Loading and unloading is easier thanks to low load sills - less than 60cm for both the Caddy and Caddy Maxi while the Caddy BlueMotion Technology is even lower at 56cm due to its lowered suspension. However another area where the Caddy lags behind other small vans is payload. It can carry a maximum of 750kg whereas a Fiat Doblo Cargo XL can cope with 1000kg.

It's also disappointing that the Caddy doesn't come with a full steel bulkhead as standard. Unlike the majority of its rivals, the Volkswagen has a half-height version and although there's a plastic mesh at the top it's not as reassuring as having a full bulkhead. That said you can add the C20+ pack for a further £100 which gets you a full height bulkhead which is more secure and means there's less noise too. The pack also adds heavy duty suspension and opague glass for the rear doors.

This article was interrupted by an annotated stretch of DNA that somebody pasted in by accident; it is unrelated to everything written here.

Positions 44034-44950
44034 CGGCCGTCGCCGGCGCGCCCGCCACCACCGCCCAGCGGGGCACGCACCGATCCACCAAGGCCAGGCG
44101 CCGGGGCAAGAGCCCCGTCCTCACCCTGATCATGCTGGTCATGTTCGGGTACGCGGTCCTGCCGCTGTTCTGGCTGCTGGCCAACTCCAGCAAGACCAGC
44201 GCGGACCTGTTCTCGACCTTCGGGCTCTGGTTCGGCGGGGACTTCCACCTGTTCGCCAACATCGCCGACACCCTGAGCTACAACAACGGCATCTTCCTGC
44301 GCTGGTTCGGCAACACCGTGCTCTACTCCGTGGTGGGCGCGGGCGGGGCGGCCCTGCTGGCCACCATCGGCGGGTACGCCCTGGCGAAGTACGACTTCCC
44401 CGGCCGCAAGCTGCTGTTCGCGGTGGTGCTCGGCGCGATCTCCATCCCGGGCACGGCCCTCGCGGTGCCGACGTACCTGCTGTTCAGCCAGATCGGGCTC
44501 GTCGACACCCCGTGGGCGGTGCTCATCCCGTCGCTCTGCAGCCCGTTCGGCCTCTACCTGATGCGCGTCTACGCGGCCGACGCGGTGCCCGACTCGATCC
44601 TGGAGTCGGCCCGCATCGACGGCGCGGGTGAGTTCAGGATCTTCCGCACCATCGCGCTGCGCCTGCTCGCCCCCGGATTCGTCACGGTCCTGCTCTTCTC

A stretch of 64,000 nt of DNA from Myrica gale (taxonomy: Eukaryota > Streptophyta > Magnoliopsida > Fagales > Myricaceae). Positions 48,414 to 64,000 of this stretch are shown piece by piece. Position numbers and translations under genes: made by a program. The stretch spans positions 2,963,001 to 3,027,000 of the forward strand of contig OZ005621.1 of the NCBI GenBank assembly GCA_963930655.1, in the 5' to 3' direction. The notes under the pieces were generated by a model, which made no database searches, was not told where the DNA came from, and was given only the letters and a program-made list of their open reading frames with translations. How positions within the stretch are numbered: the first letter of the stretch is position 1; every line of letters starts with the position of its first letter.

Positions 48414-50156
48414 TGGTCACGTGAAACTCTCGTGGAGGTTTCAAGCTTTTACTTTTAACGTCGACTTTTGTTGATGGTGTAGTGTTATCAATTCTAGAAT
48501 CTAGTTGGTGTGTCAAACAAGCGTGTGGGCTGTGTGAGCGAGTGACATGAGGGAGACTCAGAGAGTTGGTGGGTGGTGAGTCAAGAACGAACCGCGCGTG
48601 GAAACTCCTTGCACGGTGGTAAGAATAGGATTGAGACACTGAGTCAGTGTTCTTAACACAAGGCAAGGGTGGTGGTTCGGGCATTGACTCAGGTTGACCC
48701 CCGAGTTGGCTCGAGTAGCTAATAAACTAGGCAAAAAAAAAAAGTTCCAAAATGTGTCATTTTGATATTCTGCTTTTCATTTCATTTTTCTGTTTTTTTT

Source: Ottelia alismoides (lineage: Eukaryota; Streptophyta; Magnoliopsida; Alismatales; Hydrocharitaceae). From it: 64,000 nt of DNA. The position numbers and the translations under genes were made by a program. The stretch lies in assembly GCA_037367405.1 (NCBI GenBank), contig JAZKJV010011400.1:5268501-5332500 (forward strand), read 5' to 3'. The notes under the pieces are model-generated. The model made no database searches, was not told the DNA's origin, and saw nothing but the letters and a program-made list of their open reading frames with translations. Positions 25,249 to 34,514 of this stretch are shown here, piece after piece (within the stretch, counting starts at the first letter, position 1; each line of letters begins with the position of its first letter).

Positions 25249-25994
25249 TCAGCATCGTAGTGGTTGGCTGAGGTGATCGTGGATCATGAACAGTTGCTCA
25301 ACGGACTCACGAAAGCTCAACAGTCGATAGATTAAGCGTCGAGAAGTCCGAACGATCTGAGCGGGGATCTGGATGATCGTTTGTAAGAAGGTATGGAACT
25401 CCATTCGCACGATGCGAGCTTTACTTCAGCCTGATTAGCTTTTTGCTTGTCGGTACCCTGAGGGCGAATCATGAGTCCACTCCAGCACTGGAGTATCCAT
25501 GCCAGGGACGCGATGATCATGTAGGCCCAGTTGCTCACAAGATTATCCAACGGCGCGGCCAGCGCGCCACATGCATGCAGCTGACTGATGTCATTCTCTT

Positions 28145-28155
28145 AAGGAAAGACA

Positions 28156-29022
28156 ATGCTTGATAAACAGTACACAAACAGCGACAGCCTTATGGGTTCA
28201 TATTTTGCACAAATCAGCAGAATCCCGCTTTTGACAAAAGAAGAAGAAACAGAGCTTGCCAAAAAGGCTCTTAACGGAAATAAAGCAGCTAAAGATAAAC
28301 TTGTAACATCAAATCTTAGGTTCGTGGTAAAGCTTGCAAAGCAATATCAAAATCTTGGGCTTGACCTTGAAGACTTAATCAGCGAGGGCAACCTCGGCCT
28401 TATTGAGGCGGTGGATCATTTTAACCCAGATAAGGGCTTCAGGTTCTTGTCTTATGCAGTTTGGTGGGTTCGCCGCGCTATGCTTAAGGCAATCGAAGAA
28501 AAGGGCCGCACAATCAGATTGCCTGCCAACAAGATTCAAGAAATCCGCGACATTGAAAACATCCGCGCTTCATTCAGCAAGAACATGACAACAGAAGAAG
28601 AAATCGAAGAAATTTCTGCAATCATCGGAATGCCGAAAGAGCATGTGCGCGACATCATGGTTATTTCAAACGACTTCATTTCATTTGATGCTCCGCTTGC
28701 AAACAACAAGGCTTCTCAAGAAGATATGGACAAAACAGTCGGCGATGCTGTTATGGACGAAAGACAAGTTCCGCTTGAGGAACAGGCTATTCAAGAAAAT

What's the Volkswagen Caddy (2010 – 2015) like to drive?

The Caddy feels every inch the upmarket van it's billed as. Both diesel engines are quiet and refined yet still offer strong performance for their outputs. That said, the entry-level 1.6 TDI with 75PS and 225Nm of torque can feel like it's struggling if you have a full load on board. It's not too noticeable around town but getting up to speed on a dual carriageway can prove long-winded.

The more powerful 102PS 1.6 TDI is a much better option and offers the best combination of performance and economy in the range. Go for the BlueMotion Technology version - which gets revised gearing, low friction tyres, a start/stop system and brake energy recuperation - and claimed economy rises to 55.4mpg for the standard wheelbase version.

Despite the modest power figures, the more powerful 1.6 TDI engine is surprisingly quick in the Caddy, helped by 250Nm of torque. It still only has a five-speed gearbox, but it's easy to hustle the Caddy along if you need to. It will happily sit at 70mph on the motorway with very little noise, making it ideal for longer haul work.